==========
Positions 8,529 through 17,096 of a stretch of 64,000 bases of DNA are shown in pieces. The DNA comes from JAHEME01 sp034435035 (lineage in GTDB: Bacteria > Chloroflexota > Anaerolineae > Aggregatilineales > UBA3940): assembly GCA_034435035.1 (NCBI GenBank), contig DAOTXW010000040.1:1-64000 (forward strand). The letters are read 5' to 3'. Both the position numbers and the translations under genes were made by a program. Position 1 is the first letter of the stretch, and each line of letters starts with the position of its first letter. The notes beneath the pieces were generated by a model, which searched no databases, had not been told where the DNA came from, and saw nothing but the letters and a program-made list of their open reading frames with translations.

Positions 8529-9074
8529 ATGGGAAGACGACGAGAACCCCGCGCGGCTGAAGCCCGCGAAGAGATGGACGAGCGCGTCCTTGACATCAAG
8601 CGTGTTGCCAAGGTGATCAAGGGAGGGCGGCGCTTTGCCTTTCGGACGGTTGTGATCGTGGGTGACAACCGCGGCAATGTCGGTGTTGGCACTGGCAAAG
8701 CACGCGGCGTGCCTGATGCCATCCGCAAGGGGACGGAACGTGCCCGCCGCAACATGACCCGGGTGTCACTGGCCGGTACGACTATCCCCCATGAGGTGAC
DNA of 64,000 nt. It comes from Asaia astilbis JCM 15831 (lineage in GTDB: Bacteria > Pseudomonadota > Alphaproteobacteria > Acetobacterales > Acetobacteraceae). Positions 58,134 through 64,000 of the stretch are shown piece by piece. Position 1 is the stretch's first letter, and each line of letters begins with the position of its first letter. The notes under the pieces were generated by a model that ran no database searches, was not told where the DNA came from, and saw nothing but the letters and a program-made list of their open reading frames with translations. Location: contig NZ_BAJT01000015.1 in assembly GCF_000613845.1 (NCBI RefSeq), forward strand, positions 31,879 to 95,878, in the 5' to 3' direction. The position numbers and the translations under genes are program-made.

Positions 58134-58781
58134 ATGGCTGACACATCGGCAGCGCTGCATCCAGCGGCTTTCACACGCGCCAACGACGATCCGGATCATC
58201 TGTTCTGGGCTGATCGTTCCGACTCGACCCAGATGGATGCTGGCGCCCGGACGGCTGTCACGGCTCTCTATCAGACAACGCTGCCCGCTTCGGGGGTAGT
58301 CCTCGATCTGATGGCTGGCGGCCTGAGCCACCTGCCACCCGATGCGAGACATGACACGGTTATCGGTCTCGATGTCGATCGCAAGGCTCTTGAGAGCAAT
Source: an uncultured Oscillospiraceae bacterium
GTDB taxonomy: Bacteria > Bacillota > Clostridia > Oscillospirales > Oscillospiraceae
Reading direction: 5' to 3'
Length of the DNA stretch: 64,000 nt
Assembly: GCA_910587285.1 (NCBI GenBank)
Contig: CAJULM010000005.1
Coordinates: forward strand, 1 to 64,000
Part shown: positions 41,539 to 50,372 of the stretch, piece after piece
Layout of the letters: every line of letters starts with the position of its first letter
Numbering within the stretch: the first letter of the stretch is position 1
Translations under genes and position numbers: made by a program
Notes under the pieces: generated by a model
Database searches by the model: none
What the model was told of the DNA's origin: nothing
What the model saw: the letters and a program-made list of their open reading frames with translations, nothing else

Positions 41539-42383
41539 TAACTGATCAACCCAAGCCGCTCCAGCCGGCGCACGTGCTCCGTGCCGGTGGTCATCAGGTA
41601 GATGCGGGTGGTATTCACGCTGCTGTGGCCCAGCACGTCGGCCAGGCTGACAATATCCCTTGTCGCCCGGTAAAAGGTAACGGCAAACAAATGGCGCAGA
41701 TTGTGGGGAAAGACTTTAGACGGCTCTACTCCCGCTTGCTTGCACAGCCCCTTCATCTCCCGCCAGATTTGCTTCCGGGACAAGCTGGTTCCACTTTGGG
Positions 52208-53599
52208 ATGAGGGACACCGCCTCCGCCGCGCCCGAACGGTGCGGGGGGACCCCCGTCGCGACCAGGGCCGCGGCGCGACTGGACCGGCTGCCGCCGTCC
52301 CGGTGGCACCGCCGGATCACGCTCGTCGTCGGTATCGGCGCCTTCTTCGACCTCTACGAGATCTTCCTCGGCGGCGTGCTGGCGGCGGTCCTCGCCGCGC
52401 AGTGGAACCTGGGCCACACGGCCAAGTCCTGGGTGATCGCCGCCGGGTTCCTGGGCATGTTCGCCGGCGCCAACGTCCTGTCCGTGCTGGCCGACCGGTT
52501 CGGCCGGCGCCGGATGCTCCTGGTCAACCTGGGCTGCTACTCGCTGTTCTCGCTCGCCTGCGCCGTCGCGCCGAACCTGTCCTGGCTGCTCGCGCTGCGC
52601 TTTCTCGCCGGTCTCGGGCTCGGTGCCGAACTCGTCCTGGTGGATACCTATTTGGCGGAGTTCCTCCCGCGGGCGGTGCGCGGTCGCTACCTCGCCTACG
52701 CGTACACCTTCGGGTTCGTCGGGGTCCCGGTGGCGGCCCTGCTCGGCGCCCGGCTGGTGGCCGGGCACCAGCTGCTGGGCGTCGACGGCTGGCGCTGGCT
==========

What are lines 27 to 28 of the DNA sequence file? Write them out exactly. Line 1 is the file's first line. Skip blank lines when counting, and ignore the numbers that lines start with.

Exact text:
41539 TAACTGATCAACCCAAGCCGCTCCAGCCGGCGCACGTGCTCCGTGCCGGTGGTCATCAGGTA
41601 GATGCGGGTGGTATTCACGCTGCTGTGGCCCAGCACGTCGGCCAGGCTGACAATATCCCTTGTCGCCCGGTAAAAGGTAACGGCAAACAAATGGCGCAGA